The United States Supreme Court has voted 5-3 to overturn the bulk of Arizona’s controversial immigration law, ruling that many of its provisions are preempted by federal immigration law. In particular, the court has overturned the state-level requirement that aliens carry registration papers, the state-level prohibition on illegal immigrants seeking work, and the requirement that police stop and arrest anybody they suspect of being an illegal immigrant.

The court did, however, uphold the law’s requirement that police officers verify the immigration status of anybody lawfully detained for other reasons when there is ‘reasonable suspicion’ that the detained person is in the U.S. illegally. Also notable, many of the law’s provisions—the requirement that aliens carry registration papers, for example—simply mirror federal immigration laws which remain in-place.

At issue in this case was the doctrine of federal preemption. Immigration policy clearly falls under the federal government’s constitutional authorities, but it was unclear whether states had the authority to enforce federal immigration policy on their own when federal authorities failed to do so, or whether they had the authority to enact their own, stricter immigration policies within their own borders. This ruling strictly limits state authorities and places immigration matters almost wholly in the federal sphere.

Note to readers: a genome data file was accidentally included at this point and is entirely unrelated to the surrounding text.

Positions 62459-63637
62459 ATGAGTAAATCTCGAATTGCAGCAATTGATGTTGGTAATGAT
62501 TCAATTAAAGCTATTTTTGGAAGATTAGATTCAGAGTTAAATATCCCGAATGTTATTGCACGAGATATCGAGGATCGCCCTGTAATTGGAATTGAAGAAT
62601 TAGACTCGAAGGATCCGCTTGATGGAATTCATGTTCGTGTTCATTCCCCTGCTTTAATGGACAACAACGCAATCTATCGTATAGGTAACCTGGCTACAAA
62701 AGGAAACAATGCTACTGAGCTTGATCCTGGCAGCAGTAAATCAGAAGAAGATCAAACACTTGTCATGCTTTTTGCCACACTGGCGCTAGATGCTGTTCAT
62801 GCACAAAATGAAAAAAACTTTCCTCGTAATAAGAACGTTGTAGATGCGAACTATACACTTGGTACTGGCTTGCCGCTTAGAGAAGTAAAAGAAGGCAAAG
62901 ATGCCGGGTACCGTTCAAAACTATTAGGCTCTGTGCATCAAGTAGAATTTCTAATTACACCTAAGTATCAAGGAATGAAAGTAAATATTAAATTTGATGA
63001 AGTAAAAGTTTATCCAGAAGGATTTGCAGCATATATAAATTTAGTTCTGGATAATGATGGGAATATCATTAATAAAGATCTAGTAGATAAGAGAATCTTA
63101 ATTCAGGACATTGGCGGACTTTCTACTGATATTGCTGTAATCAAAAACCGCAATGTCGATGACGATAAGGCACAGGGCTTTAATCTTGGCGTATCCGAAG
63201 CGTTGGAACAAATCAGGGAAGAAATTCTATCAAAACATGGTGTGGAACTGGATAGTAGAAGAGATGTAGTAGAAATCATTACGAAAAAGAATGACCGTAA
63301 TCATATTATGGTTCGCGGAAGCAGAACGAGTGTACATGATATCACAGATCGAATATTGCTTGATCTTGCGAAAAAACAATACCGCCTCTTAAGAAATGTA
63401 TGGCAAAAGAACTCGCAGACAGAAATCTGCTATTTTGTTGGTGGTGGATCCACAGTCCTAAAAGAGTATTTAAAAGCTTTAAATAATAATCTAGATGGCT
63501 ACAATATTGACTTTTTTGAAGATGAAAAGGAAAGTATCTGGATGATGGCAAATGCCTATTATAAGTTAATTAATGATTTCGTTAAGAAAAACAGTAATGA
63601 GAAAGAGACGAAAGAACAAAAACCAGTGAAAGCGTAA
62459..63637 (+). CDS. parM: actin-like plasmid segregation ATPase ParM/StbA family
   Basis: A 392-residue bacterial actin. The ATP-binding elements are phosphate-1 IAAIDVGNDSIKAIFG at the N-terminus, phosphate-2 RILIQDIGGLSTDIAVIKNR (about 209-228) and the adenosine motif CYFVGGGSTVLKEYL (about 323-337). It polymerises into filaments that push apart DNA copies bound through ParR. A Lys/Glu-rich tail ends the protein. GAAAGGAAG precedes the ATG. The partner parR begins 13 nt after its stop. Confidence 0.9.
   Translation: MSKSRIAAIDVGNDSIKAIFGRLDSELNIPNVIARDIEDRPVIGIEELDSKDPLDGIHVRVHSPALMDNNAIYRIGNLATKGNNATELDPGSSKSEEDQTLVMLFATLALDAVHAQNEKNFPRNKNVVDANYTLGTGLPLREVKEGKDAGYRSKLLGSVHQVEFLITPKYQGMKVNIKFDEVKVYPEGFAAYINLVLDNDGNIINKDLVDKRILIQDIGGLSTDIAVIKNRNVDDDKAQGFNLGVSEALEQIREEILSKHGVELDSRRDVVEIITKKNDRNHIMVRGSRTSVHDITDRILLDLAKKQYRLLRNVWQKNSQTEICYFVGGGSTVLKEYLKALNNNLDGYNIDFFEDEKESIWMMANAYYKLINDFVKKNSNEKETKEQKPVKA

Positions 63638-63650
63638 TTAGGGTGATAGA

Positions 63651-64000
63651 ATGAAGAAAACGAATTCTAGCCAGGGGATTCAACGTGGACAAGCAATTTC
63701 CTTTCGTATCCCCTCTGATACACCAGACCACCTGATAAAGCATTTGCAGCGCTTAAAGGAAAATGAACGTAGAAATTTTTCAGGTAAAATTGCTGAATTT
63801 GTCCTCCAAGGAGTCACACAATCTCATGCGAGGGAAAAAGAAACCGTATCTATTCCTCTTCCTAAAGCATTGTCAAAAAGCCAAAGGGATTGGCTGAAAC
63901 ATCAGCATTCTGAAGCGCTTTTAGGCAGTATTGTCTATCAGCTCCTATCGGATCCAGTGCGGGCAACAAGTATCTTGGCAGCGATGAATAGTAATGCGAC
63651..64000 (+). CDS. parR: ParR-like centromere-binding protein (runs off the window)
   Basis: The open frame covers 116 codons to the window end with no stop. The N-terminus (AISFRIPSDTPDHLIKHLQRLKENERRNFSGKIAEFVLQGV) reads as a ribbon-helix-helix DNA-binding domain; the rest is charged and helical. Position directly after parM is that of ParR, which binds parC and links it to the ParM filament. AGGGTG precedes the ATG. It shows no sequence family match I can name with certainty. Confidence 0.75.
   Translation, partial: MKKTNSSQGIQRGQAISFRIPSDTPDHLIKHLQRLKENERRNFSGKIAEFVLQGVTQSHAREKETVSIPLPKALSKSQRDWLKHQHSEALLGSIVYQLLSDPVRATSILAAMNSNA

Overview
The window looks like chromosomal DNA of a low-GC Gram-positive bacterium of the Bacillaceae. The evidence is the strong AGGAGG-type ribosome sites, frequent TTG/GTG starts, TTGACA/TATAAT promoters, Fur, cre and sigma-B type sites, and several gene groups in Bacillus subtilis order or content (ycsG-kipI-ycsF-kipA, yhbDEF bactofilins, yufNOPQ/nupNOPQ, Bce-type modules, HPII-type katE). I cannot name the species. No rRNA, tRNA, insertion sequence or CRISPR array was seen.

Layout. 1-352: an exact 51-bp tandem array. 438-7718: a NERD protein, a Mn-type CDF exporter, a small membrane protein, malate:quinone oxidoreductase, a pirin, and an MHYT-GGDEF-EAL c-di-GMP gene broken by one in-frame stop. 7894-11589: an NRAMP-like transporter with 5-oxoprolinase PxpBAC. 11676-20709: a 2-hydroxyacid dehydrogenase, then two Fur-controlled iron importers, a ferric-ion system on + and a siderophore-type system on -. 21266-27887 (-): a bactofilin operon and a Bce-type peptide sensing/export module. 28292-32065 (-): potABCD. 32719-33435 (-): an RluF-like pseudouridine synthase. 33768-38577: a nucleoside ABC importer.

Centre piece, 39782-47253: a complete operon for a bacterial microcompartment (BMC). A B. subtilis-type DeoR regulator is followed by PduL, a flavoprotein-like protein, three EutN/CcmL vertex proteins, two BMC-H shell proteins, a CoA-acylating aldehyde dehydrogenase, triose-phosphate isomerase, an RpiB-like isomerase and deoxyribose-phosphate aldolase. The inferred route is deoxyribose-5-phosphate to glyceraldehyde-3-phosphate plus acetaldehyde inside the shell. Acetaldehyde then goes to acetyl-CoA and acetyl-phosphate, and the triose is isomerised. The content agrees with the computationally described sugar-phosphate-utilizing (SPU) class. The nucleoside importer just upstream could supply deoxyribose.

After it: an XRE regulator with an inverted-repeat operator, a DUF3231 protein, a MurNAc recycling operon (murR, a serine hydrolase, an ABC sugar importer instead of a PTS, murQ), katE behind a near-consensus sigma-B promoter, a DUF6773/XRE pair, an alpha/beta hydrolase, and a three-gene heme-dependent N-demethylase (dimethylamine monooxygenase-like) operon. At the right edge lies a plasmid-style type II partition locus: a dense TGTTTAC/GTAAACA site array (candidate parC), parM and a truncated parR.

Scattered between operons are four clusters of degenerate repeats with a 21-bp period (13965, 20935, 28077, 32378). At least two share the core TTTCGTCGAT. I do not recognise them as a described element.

The majority opinion was issued by Justice Anthony Kennedy, joined by Chief Justice John Roberts, Justice Ruth Bader Ginsburg, Justice Stephen Breyer, and Justice Sonia Sotomayor. Separate opinions were issued by Justice Antonin Scalia, Justice Clarence Thomas, and Justice Samuel Alito that concurred and dissented with different parts of the majority opinion. Justice Elana Kagan recused herself from participation due to her involvement in the case as Solicitor General under President Barack Obama (D) before being appointed to the court.

Scott Bradford has been building web sites and using them to say what he thinks since 1995, which tended to get him in trouble with power-tripping assistant principals at the time. He holds a bachelor’s degree in Public Administration from George Mason University, but has spent most of his career (so far) working on public- and private-sector web sites. He is not a member of any political party, and brands himself an ‘independent constitutional conservative.’ In addition to holding down a day job and blogging about challenging subjects like politics, religion, and technology, Scott is also a devout Catholic, gun-owner, bike rider, and music lover with a wife, two cats, and a dog.